Appalachian Mountains and Appalachian Trail
Flora and Fauna
Spring is warming up Earth and the Appalachian Mountains along the Appalachian Trail in eastern USA is a beautiful place to observe rebirth of nature.
From now until the end of autumn wildflowers in the Appalachians are abundant and beautiful. From the gentle, soft colored spring flowers to the bold and spectacular fall colors, the Appalachians show off nature's finest.
Wildlife that may be seen are the black bear, deer, elk, moose and small critters.The black bear usually will not bother the hikers, still be cautious and give it space should you see one.
There are also two kinds of venomous snakes -- the copperhead and the Eastern timber rattlesnake. Make sure you carry a snake bite kit, just in case.
The Appalachians are home to some rare and endangered species of both plants and animals. Protect the environment and remember to take nothing from nature but photos.
The views from trail high points are amazing. It is a photographer's paradise.
Eastern Timber Rattlesnake
The Appalachian Mountains are home to a wide range of cultures. The name itself came from the word Appalachee, from the Indians of the same name. The Appalachee lived in northwest Florida from at least A.D. 1000. They existed on their agricultural knowledge and hunting. From Florida they migrated into Louisiana and Georgia.
The Cherokee and Shawnee Indians were in the area for more than a thousand years prior to people coming in from England, Scotland, Germany, Ireland, Wales, France, Italy, Holland, and Africa. This created some very diverse and multicultural regions.
Invariably, if in the mountains long enough, you will hear some quaint old folk sayings. It is a unique way the mountain folk have of talking and believing their superstitions.
The 'mountain folk' in the Appalachians are gems of nature. The gems of the past come forth when we stop long enough to see and hear them. The love and support those folks gave to each other most definitely was a way of healing. What power, what a blessed gift they had. The Appalachians are full of magic, beauty, and spirituality.
Old Folk Sayings
If it rains on Easter Sunday, it will rain for seven Sundays in a row.
If the bottom of your foot itches, it means you are going to walk on strange ground
Two miles as the crow flies.
She’s prettier than a speckled pup.
Come on in and see how pore folks live.
To get rid of warts, steel someone's dishcloth (used) and bury it, the warts will disappear.
You can never conquer a mountain, but you can conquer yourself.
Appalachian Mountain System
Formation of the Mountains
The Appalachians were formed during a series of collisions and separations of tectonic plates that began 300 million years ago and continued through the Paleozoic and Mesozoic Eras. When the Appalachians were still forming, the continents were in different locations than they are today and North America and Europe had collided. The Appalachians were once an extension of the Caledonia mountain chain, a mountain chain that is today in Scotland and Scandinavia.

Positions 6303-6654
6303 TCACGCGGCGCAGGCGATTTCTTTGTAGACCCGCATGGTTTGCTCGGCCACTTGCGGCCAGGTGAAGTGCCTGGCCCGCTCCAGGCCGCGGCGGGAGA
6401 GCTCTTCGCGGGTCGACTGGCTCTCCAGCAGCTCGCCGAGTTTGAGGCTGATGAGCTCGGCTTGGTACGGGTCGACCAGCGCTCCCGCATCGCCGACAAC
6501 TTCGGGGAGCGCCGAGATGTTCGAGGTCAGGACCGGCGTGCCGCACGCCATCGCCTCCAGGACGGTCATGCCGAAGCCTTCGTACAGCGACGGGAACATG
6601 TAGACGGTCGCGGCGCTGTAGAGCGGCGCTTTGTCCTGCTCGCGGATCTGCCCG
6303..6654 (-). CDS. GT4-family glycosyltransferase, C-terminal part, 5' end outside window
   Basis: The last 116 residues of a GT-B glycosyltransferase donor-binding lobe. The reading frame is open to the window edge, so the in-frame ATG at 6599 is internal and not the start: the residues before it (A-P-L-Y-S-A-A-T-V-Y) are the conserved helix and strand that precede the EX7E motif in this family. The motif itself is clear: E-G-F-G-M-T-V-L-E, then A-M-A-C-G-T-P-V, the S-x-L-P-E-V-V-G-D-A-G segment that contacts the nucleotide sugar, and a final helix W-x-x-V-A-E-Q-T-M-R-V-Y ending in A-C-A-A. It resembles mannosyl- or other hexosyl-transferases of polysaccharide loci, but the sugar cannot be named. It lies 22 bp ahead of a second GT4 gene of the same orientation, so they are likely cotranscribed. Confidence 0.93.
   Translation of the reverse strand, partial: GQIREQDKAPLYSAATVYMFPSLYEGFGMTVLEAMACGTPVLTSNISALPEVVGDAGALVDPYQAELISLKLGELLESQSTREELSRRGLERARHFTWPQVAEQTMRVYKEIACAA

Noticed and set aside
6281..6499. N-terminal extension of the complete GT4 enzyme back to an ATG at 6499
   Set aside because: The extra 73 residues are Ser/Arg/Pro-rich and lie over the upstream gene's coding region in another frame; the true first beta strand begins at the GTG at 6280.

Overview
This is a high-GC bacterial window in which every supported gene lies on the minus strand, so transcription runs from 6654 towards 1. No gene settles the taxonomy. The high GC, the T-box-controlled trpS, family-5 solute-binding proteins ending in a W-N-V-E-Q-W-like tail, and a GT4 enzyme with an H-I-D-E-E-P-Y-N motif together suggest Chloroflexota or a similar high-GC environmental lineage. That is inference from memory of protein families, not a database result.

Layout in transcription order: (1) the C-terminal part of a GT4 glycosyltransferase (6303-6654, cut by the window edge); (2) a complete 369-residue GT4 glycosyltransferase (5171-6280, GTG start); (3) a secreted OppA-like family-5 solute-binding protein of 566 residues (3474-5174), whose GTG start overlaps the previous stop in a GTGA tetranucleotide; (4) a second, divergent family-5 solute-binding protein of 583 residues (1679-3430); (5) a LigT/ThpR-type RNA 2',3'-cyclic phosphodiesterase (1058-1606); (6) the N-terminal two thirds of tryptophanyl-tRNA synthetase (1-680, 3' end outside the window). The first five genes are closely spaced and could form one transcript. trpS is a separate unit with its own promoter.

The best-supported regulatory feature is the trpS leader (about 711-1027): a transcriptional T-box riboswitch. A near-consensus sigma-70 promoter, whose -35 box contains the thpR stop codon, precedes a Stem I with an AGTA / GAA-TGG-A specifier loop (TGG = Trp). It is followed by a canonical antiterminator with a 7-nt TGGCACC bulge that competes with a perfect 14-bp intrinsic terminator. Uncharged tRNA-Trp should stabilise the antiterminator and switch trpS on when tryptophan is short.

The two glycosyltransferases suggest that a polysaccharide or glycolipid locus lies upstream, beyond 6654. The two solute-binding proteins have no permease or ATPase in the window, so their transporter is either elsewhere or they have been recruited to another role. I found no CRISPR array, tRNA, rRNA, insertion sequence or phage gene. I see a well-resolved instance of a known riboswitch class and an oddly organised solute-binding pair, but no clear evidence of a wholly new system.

The Appalachian Mountain range is an ancient band of some of the most beautiful mountain areas in North America. The range stretches from the island of Newfoundland in southeastern Canada and extends 1,500 miles down in a southwestward direction to Central Alabama in the United States -- with portions of 200 to 300 miles wide. It is believed that during the Ordovician period, roughly 460 million years ago, the Appalachian Mountains stood as the highest mountains on earth. It is now the second largest mountain range in the United States.
The significant ranges of the Appalachians are the Cumberland Mountains in Tennessee, the Blue Ridge Mountains in Virginia, the Alleghenies in Pennsylvania, the Catskill Mountains in New York, the Green Mountains in Vermont, and the White Mountains of New Hampshire. Mt. Mitchell in North Carolina is 6,684 feet high, the highest point of the entire range.
"View from The Mountain House"
Benton MacKaye Trail
Appalachian Trail and Conservation
The Appalachian Trail was born from the thoughts of a visionary man, Benton MacKaye. MacKaye was a forester, planner, and conservationist. His philosophy in life was to find ways to balance the needs of humans with all in nature. In 1921 MacKaye began to put his thoughts of a trail in the Appalachians down on paper and wrote an article titled "An Appalachian Trail: A Project in Regional Planning". What began as an idea and dream eventually became reality that is now a trail stretching approximately over 2,179 miles. The first part of the trail was opened in October of 1923.
Thanks to Benton MacKaye, the Appalachian Trail Conservancy and the many volunteers who give time and labor, the Appalachian Trail continues to be a beautiful connection between humans and the wilderness. It takes one who is a warrior of Mother Earth to continually protect, preserve, and maintain the natural beauty of the wilderness. By keeping the trails usable for hikers, the wilderness is then kept as it should be so the flora and fauna of the Appalachian Mountains are free to be as they are meant to be.
The dedication and hard work of the volunteers each year is priceless to the maintenance of the trail and the sustainability of the environment. Many people become volunteers to help maintain the trail. You can check into this at the Appalachian Trail Conservancy site.